Portsmouth City Council will be kept busy Monday night as they mull over appropriations legislation during the City Manager’s Conference Agenda portion of their meeting.
Portsmouth Auditor Trent Williams is requesting Council appropriate $288,715.74 to cover pensionable funds in response to the Ohio Police and Fire Pension Fund, that the city owes because it did not pay to the pension from the 120 hours of holiday pay dating back to 2003. The appropriation will come out of the General Fund which currently carries a balance of $698,658.62.
On July 13, 2016 there was a meeting with the Auditor of State regarding the city’s current fiscal watch designation at to discuss several financial situations. One concern that the Auditor of State’s office had was $90,789.81 of expenses in the Community Development Fund 243 in which there was no appropriations. They requested that the situation be corrected immediately. The expense was for the Water Plant rapid mix project. The funds for the project were appropriated through Ordinance 2015-48 passed on July 27, 2015 and there was $150,000 appropriated in Fund 243.
The city plans to create a Downtown Redevelopment District after the Ohio Legislature passed House Bill 233 with an effective date of Aug. 5, 2016. The 2016 budget contained $30,000 for personnel services. Since the beginning of the year the expenses include the $20,000 for an appraisal for the marting’s building and the Adelphia building. Currently there is $922.50 balance remaining in the account. The city administration intends to enter into a contract with the Montrose Group to created a Downtown Redevelopment District which is estimated to cost between $20,000 and $30,000. City Council will be asked to appropriate an additional $40,000 to that account. The Downtown Redevelopment District operates similar to a Tax Increment Finance (TIF) District.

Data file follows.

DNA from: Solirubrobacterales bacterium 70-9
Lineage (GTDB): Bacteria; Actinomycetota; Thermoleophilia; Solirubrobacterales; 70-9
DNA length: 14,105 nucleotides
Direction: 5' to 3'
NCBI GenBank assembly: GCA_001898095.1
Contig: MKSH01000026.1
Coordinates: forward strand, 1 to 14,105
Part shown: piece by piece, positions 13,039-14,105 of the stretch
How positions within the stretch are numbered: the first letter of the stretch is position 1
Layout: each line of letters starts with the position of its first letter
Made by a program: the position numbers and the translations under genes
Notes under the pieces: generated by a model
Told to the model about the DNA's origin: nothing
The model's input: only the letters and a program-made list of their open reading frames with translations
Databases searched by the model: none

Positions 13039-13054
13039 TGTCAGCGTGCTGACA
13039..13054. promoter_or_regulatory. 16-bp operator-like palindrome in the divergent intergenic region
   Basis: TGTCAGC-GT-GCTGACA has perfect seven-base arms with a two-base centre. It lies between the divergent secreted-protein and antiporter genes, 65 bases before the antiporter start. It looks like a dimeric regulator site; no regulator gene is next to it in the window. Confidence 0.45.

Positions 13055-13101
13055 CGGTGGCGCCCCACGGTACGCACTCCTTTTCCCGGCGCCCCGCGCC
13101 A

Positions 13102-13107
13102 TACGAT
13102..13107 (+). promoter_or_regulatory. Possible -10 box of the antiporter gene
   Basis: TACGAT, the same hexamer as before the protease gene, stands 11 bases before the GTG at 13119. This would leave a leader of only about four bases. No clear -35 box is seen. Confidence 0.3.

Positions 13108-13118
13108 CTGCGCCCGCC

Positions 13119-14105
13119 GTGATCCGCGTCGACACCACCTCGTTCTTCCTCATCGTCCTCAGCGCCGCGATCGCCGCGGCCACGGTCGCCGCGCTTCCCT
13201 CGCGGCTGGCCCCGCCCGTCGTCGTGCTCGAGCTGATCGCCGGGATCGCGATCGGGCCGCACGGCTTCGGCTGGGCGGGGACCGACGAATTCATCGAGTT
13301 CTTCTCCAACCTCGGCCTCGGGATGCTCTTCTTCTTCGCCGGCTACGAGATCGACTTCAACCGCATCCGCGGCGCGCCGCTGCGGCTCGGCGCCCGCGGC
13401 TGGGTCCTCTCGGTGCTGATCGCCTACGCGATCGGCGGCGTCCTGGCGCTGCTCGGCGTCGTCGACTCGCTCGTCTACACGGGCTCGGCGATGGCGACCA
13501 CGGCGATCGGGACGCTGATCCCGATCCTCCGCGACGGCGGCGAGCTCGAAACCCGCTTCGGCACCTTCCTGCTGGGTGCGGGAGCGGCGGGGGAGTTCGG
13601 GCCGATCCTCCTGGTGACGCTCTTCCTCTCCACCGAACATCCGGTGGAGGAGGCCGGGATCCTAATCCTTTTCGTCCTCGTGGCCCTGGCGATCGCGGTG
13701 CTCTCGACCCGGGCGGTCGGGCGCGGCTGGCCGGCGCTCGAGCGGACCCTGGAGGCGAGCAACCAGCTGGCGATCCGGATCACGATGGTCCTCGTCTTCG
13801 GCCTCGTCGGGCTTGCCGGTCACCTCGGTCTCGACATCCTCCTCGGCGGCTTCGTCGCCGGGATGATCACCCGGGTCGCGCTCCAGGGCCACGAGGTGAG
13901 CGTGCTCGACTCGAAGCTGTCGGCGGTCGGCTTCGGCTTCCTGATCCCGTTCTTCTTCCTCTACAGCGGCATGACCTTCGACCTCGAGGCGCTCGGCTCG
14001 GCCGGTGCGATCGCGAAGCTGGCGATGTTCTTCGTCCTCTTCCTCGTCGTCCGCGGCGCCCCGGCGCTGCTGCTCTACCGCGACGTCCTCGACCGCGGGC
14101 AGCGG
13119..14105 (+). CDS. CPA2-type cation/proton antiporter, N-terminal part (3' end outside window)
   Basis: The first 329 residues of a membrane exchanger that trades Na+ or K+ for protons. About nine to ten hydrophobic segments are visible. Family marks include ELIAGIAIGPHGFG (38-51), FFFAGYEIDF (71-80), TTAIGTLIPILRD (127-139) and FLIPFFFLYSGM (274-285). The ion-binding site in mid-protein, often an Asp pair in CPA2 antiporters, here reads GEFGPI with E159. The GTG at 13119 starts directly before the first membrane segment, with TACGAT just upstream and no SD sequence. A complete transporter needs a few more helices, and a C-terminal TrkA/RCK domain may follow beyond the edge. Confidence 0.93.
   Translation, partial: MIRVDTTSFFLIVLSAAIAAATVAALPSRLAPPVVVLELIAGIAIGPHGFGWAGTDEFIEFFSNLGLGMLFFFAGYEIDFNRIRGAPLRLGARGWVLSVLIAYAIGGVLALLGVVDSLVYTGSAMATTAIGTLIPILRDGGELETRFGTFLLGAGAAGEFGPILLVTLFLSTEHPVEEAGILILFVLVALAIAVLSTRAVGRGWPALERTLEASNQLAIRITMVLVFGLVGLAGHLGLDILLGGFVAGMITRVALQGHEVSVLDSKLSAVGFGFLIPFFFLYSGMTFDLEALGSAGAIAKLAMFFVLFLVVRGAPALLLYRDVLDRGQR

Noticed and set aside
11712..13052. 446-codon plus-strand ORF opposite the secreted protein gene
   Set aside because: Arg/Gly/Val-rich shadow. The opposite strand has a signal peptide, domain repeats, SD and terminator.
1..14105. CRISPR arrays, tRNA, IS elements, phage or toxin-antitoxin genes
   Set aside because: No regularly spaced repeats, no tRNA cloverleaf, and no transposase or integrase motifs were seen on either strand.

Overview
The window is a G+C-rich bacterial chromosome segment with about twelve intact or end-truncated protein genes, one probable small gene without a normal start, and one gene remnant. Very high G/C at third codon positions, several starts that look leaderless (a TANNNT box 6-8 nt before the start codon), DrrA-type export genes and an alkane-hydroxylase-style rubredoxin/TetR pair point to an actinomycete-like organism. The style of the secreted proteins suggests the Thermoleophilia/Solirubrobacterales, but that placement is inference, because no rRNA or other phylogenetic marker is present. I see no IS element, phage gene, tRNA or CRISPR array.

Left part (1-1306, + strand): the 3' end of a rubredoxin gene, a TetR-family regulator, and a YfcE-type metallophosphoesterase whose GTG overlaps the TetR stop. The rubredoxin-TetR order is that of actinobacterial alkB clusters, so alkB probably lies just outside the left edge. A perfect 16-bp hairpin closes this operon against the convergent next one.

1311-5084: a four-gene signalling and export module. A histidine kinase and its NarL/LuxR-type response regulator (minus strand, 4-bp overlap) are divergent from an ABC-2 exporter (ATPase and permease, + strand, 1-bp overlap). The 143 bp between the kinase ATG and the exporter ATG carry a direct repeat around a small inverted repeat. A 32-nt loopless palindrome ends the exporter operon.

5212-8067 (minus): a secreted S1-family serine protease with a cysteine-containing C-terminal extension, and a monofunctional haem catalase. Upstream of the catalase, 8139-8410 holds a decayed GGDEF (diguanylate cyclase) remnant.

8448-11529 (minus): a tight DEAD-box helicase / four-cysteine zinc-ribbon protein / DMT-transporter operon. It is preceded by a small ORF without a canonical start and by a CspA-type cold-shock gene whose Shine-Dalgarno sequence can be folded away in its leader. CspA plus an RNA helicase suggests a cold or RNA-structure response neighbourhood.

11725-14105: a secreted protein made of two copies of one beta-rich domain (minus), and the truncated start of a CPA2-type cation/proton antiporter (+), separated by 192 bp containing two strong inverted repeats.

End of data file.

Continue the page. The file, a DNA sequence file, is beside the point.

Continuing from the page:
Council will be asked to deal with the Phase II Environmental Assessment at a cost of $98,579.50. The city is currently in the process of performing a water plant needs analysis as a necessary first step in the process of replacing what the city manager says is a badly deteriorated water plant, setting approximately 2020 for the replacement project. As a part of the project the city will need to acquire a parcel of land behind the current water plant. The city partnered with the Southern Ohio Port Authority (SOPA) since they have been working for several years to obtain and reuse/redevelop the former New Boston Coke Plant property. The Brownfield Restoration Group has provided the proposal and cost at $98,579.50.
The city must appropriate $100,000 into an account to pay for the Phase II assessment.
Reach Frank Lewis at 740-353-3101, ext. 1928, or on Twitter @franklewis.